Riding the ocean waves

14 December 2000

Richard Yemm explains how a ‘sea snake’ could soon lead the way in commercial, offshore wave energy production

Ocean waves represent a major renewable energy resource, estimated by the World Energy Council to be in excess of 2TW worldwide. Waves act as an efficient storage and transport medium for the energy in wind as it blows over 70% of the earth’s surface. Wave energy is therefore largely immune to short term local climatic effects. Hourly and diurnal variations are much less than for wind or solar and accurate, medium term forecasting of sea-state is already a reality within the marine and offshore industries. Offshore wave energy offers perhaps the lowest environmental impact of any of the true renewables with minimal visual, noise and habitat disturbance.

Until recently wave energy was viewed as a long term option but technological developments now indicate that commer-

cially competitive systems are not only feasible but are only a few years away.

Significant breakthroughs have been made over the last five years that will result in a range of competing pre-commercial systems by 2002. These will have generation costs comparable to those for offshore wind and biomass schemes. Costs will be further reduced (to levels competitive with conventional generation) through the installation of significant capacity, once the core wave energy technology has been fully demonstrated on a commercial scale.

Pelamis wave energy converter

ocean-power-delivery of the UK has performed preliminary studies on a number of novel concepts, in addition to studying existing proposals for offshore wave energy converters (WECs). The lessons learnt have resulted in a set of conceptual criteria that are thought to be necessary characteristics of a promising offshore WEC concept:

  • Survivability before power capture efficiency: the device

must be designed with survivability as the key objective,

and then effective ways of improving power capture must be found.

  • Choice of source of reference: the device must react

against itself, rather than against a fixed reference frame

such as the sea bed. The preferred source of reaction is

‘length-down-wave’ as this allows significant de-

referencing in the long wavelengths associated with storm

waves and presents the minimal cross-sectional area to the

passage of extreme waves in which drag loads are significant.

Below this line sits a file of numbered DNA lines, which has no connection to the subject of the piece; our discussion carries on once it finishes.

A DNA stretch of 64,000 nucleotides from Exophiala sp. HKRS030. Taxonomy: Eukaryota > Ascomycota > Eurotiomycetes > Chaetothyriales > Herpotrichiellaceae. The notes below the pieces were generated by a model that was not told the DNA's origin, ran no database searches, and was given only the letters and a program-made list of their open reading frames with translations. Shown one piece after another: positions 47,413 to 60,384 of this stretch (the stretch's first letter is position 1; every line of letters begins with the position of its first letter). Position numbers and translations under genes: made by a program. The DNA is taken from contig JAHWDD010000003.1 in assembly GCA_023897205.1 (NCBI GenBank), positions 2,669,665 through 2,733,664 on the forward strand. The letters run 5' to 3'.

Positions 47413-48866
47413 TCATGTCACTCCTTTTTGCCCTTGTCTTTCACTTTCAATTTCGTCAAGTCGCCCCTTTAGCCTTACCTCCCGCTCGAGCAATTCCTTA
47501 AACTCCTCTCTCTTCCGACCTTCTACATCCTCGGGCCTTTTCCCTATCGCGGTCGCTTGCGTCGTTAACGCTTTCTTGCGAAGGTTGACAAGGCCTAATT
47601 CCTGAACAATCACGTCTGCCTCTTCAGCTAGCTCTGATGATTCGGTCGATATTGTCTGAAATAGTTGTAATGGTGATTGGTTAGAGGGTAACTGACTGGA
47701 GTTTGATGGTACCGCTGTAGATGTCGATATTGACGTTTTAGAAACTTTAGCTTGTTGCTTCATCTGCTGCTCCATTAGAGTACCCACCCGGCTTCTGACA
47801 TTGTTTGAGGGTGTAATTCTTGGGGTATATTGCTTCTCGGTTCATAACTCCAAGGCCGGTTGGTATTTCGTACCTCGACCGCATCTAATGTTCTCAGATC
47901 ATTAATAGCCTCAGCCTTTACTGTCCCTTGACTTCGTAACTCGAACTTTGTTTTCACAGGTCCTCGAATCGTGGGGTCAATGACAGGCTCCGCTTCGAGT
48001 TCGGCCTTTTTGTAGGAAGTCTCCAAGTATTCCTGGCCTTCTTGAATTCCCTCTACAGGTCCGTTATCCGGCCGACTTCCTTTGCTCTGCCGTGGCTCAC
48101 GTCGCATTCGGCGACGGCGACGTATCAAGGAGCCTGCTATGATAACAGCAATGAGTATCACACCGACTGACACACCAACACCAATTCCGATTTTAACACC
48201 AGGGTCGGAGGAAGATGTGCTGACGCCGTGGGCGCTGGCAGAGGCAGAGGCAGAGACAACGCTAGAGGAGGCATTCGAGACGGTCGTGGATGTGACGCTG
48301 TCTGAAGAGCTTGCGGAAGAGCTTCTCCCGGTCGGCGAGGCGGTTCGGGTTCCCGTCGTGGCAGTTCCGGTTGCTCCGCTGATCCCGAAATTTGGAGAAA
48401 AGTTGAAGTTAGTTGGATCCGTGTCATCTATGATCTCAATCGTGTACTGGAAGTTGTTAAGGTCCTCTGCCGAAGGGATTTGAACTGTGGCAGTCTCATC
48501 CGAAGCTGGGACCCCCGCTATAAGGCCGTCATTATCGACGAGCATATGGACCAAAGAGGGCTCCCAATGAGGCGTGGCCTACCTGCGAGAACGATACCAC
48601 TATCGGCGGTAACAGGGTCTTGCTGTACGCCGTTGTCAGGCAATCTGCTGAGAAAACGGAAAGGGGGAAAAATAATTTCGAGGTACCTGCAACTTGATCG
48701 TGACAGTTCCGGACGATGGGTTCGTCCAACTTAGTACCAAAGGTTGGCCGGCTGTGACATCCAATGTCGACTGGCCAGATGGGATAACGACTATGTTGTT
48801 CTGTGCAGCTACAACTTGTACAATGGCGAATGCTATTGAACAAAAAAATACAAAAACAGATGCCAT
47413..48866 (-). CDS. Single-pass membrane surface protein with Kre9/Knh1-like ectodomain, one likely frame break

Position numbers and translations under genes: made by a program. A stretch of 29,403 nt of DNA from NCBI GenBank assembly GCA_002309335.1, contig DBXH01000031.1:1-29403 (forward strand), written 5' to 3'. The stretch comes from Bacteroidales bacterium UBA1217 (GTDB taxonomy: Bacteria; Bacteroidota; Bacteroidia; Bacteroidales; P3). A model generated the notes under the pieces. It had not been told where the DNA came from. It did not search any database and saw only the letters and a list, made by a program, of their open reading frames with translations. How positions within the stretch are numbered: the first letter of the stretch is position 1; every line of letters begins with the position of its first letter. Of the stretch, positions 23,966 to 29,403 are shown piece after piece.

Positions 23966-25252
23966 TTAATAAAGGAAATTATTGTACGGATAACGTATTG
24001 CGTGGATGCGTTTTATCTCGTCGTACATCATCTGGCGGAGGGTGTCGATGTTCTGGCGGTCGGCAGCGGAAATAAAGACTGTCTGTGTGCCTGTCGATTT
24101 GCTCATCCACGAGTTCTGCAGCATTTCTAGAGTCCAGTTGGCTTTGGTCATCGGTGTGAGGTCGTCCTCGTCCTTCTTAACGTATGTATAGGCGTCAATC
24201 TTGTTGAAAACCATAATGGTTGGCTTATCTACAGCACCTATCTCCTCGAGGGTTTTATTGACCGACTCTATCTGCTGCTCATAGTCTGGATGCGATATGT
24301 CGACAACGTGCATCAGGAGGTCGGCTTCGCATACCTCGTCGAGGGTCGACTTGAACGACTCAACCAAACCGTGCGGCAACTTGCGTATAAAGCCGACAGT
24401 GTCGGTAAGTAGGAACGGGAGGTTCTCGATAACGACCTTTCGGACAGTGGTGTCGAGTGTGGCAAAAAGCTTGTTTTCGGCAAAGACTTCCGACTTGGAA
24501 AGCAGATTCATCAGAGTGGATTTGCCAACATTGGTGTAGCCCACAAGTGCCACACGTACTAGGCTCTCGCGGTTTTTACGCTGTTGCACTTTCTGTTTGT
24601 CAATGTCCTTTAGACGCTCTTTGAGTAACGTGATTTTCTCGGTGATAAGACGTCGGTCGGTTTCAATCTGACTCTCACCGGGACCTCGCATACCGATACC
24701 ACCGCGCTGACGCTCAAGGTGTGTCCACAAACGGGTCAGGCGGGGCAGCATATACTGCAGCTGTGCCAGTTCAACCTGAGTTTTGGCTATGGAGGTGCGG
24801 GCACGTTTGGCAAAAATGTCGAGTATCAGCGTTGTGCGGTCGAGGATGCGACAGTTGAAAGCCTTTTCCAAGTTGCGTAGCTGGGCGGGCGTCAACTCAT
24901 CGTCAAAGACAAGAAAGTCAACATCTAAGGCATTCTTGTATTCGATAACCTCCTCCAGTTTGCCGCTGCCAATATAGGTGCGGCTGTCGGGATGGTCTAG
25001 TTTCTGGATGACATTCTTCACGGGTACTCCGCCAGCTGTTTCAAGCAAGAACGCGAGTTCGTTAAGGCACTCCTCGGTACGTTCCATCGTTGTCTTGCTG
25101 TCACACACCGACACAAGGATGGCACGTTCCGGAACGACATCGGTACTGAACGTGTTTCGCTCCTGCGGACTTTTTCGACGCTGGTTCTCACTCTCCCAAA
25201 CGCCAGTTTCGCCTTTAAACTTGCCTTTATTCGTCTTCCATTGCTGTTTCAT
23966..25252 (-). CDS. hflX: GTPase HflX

• Inherent load shedding: the device must incorporate

features that inherently limit loads and motions once the

rated power wave amplitude has been reached.

  • Resonant motion: a degree of resonant response is essential

to improve power capture in small waves. However, the

device must be capable of de-tuning in large waves to

prevent excessive loads and motions.

  • Hydrodynamic added damping: the device must have a

significant amount of added damping in relation to its

displacement. The device must be capable (when

compared to its displacement) of being an effective wave-

maker if run in reverse.

  • Power smoothing: delivered power must be smooth to

reduce grid connection problems.

  • Non site-specific: the device must be able to be installed in

a range of water depths and sea bed conditions.

  • Minimal on-site work: the complete device must be

constructed, assembled and tested off site with minimal

installation work required on site.

  • Prototypes and initial production devices must use 100%

available technology.

The Pelamis, or ‘sea snake’, concept was conceived to embrace all of these criteria and preliminary work showed that the concept was sound.

Ocean Power Delivery (OPD) was formed in January 1998 to develop, demonstrate and commercialise the Pelamis concept. The company was successful in its bid for a power purchase agreement within the 1999 Scottish Renewables Order (SRO) and now holds a 15-year power purchase agreement for power from the first commercial installation of Pelamis off the west coast of Scotland. The company has secured major partners from the offshore industry and is working towards full scale demonstration of the technology by early 2002.


The Pelamis device is a semi-submerged, articulated structure composed of cylindrical sections linked by hinged joints. The wave-induced motion of these joints is resisted by hydraulic rams which pump high pressure oil through hydraulic motors via smoothing accumulators. The hydraulic motors drive electrical generators to produce electricity.

Power from all the joints is fed down a single umbilical cable to a junction on the sea bed. Several devices can be connected together and linked to shore through a single sea bed cable. A 750kW device will be 130m long and 3.5m in diameter. Prototypes and initial series production devices will use all available technology.